Interview with Pierre Genecand – candidate for FEI Presidency

10. Sep 14 | 12:38 | By | Category: INTERNATIONAL NEWS, interviews

10 Sep 2014

Pierre E. Genecand is a Swiss Businessman and keen horseman who officially announced his candidacy for the FEI Presidency earlier in the year.

 

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QTell us about your background?

AAfter a Business degree I travelled around Europe to improve my English and German and worked in London, New York and Mannheim for a while. In 1982 I started to work for Gesrep SA an insurance broker company that I later owned and chaired. In 2005, the company was sold to the biggest broker group, Aon, and I turned myself to new challenges. Besides my day to day job, I spent 15 years as President of the CHI 5* Geneva and with the Alliance of Show-Jumping Organisers, Swiss Top Sports, the FEI World Cup Committee, the FEI World Equestrian Games 1998 and the 2000 Olympic Games. I like to keep myself busy.

QHow do you propose communication can be improved between the governing body and the disciplines that make up the FEI?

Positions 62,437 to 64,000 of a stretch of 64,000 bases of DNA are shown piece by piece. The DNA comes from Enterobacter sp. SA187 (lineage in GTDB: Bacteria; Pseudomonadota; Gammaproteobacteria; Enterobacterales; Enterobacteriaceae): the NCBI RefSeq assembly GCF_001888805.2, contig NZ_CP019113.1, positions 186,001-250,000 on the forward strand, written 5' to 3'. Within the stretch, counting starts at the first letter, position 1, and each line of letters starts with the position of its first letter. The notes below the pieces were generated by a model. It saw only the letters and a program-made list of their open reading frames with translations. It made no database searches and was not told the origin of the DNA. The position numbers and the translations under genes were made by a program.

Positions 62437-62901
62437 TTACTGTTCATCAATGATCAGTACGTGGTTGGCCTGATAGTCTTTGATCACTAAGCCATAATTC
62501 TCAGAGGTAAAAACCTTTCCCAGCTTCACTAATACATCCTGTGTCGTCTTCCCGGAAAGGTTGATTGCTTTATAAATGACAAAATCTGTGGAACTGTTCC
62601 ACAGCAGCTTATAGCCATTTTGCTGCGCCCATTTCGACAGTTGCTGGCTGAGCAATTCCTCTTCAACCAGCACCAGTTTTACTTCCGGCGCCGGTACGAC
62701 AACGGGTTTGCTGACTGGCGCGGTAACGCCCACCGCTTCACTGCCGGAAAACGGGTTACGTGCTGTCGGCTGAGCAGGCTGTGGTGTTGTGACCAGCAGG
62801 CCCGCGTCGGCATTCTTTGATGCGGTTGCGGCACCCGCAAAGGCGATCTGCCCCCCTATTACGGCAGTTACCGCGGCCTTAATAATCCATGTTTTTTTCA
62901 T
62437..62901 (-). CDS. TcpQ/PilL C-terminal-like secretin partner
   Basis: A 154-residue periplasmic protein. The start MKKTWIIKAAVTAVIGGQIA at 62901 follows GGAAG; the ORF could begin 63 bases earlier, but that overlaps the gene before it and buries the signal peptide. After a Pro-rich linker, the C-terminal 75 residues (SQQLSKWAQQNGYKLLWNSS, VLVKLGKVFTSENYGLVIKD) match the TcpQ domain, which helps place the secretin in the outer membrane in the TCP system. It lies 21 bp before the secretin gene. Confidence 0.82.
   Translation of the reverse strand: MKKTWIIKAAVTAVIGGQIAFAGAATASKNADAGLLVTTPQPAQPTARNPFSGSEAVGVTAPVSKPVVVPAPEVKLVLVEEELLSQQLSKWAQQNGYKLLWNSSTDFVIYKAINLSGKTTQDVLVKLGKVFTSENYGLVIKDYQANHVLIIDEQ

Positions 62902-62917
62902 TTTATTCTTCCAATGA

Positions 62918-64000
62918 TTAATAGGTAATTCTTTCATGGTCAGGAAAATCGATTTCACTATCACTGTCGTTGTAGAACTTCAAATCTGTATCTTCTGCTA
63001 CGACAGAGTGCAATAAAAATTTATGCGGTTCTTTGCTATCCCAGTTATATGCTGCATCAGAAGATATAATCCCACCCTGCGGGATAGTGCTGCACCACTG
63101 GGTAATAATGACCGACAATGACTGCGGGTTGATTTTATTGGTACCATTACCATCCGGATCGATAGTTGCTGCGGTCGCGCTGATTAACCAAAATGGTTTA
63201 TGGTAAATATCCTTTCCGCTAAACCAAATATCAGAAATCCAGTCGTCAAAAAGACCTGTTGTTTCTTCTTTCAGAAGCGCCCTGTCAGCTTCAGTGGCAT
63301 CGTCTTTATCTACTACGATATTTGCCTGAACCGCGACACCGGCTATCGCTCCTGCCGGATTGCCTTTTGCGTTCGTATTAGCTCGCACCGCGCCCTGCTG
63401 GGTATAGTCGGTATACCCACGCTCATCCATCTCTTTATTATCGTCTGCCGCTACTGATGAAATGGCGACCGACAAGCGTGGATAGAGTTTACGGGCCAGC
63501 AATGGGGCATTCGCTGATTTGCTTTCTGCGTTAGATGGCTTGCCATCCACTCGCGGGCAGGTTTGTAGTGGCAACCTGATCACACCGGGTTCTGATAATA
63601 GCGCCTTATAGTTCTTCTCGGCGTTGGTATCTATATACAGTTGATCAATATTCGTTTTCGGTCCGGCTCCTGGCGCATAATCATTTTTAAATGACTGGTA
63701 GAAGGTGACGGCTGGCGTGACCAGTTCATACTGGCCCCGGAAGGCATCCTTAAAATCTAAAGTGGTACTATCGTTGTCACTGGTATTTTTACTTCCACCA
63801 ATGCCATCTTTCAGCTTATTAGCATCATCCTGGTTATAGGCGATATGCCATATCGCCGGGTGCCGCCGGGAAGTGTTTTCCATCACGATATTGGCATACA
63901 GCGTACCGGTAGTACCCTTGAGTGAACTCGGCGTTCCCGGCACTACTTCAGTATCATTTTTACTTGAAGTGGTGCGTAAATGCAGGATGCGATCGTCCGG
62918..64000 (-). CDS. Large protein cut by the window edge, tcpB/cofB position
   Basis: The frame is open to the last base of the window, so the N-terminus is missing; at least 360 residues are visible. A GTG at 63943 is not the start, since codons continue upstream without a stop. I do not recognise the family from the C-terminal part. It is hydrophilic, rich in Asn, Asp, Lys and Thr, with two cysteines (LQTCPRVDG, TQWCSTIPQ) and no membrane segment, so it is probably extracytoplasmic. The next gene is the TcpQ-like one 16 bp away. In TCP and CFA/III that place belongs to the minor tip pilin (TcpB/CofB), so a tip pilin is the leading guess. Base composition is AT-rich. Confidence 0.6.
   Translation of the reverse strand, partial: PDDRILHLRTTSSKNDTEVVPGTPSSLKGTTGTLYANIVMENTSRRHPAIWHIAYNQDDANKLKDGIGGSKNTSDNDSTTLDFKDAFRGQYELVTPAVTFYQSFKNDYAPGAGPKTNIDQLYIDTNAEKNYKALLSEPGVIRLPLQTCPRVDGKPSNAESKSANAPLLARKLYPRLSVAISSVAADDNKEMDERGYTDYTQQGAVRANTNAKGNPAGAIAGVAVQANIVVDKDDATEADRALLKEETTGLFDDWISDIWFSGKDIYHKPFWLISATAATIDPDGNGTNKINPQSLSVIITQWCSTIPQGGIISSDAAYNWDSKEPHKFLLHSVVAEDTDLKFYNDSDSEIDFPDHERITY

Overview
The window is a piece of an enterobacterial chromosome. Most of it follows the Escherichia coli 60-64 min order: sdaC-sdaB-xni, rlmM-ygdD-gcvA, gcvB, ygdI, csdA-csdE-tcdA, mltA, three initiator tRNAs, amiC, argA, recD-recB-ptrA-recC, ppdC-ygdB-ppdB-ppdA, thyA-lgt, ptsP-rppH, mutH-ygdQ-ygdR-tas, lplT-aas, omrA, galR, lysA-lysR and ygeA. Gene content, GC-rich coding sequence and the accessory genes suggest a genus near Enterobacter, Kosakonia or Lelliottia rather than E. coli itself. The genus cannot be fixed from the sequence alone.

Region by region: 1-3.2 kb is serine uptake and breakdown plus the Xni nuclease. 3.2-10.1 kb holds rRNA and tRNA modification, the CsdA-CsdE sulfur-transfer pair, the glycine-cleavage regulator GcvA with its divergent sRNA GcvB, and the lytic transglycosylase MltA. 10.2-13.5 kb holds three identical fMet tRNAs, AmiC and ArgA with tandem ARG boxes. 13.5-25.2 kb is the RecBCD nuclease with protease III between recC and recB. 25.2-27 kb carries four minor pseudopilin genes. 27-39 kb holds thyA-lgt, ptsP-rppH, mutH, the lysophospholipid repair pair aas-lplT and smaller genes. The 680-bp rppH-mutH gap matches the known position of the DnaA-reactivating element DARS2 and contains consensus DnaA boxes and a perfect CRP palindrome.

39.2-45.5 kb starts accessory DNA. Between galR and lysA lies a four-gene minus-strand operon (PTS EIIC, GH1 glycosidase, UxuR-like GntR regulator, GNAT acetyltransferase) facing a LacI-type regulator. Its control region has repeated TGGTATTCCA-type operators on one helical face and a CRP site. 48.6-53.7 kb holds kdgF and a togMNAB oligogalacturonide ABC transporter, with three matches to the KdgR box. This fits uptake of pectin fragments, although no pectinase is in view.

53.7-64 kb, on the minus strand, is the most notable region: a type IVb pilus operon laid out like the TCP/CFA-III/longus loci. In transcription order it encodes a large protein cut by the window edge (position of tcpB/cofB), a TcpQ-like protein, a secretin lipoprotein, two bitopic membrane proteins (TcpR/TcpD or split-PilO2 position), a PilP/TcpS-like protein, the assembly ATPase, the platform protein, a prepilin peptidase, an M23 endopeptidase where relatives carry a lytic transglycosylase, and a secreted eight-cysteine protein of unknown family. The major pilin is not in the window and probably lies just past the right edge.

AThe communication channels exist. I believe we could have an even more direct and more regular communication between the  disciplines and the governing body. The reporting should probably be improved.

QHow do you envisage equestrian athletes will be able to live from their sport? Better prize money or paid to compete?

AThere is no magical formula.  Obviously the prize money depends greatly on the sponsors and the sponsors depend largely on the media impact of the show (international and national public TV being what gets maximum returns on investment for the sponsors). It is hard for riders to earn a living through prize-money only. Besides, individual sponsoring is also hard to nail. Some riders choose to work for  important horse-dealers or for renowned stables. Everything is possible. One thing is for sure, there are only so many competitions horses can do per year. Whatever formula, the welfare of the horse must remain our priority.

QYou are well known to be visionary of jumping shows. How do you propose to improve the status of some the FEI’s other disciplines?

AThis is very kind of you. There are many ways to improve the recognition and the status of other disciplines. Of course the help from the Governing Body is an added value. I strongly recommend to travel as much as possible and to look outside one’s sport. We can learn a great deal by studying other events, other disciplines and even more by analysing other sports (Tennis, Golf, Basketball, etc.). The rules  and format of competitions must be simple and clear for the spectators and the media. The communication often starts quite late and is  only allowed a very small part of the show’s general budget, when everything other cost has been covered. A proactive communication is key in succeeding!